House Judiciary Chair Opposes Anti-Gay Amendment

Mon. August 25, 2003 12:00 AM by

Washington, D.C. - A proposal to amend the Constitution to prevent same-sex marriage may be dead in the water. F. James Sensenbrenner Jr., the powerful head of the House Judiciary Committee, says there is no need for an Amendment.

Any bill to change the Constitution must pass through Sensenbrenner's committee.

The Republican congressman says he is opposed to gay marriage, but adds the 1996 Defense of Marriage Act, which he helped write is sufficient.

Sensenbrenner's comments come a week after the co-author of DOMA, former congressman Bob Barr argued a Constitutional Amendment would be "unnecessary and needlessly intrusive and punitive." (story)

The proposal to amend the Constitution was first made by Marilyn Musgrave, a Colorado Republican. Musgrave's Federal Marriage Amendment has more than 70 cosponsors although none of the top GOP leadership in the House has signed on.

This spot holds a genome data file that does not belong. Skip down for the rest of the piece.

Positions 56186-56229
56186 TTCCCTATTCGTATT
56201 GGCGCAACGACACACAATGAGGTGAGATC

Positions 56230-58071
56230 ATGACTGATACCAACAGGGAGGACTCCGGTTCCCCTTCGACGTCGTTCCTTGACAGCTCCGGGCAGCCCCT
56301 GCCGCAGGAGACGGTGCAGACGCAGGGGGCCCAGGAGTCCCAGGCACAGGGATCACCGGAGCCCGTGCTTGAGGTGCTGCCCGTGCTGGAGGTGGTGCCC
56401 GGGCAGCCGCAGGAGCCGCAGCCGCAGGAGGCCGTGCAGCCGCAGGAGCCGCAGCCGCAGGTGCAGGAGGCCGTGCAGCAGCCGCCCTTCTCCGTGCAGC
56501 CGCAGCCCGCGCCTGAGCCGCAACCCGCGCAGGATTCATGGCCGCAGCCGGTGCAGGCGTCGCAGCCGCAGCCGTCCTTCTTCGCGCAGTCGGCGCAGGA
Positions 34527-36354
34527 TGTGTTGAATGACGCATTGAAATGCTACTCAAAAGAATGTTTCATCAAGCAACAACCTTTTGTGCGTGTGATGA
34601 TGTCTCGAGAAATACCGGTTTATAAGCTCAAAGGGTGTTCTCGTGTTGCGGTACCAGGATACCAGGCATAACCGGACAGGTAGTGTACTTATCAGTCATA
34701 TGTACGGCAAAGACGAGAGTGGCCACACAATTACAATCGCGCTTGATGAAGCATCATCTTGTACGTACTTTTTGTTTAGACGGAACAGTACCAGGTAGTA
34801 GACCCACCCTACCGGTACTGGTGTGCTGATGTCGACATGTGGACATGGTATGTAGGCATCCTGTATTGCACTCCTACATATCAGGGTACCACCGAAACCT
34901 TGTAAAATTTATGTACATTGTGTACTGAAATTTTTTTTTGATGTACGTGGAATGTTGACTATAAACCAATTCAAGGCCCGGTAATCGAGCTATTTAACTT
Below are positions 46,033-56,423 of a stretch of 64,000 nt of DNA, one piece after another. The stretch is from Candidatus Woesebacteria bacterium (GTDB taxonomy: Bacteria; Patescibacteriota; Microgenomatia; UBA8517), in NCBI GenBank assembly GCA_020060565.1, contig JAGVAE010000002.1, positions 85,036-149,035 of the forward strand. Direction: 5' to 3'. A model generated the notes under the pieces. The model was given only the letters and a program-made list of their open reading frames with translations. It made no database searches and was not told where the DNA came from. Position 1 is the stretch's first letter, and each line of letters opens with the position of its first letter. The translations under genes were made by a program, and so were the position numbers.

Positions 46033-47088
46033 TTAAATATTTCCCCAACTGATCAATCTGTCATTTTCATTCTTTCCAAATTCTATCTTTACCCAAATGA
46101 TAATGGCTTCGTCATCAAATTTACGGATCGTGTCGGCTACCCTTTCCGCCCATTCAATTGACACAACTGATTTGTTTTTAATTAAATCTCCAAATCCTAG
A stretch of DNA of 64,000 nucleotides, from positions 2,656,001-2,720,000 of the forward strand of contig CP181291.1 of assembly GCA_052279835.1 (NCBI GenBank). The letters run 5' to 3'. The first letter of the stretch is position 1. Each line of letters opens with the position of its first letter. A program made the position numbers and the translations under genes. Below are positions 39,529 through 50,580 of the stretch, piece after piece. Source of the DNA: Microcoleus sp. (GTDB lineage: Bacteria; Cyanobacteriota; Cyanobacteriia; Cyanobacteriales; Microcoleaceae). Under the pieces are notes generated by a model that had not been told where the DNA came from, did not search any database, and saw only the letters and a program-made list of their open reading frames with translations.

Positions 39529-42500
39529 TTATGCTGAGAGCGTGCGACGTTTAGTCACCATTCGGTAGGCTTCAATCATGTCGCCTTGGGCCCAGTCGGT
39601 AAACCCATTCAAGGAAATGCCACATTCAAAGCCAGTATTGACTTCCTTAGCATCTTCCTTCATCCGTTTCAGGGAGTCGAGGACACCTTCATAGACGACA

When told of Sensenbrenner's remarks, Democratic Rep. Tammy Baldwin called them "very significant," since a committee chairman could choose not to schedule the matter "for any type of consideration." Baldwin is the first out lesbian to serve in Congress.

In the Senate, meanwhile, hearings are planned on the measure.

Amending the Constitution requires two-thirds approval of both the House and Senate and ratification by three-quarters of the states.

"It's been done only 27 times in over 200 years," Sensenbrenner said. "It's very strong medicine."

He said the 1996 law defines marriage as being between a man and woman and gives states the option of not recognizing gay marriages or civil unions approved by other states.

by Paul Johnson Newscenter
Washington Bureau Chief
©® 2003

This article originally appeared on Republished with permission.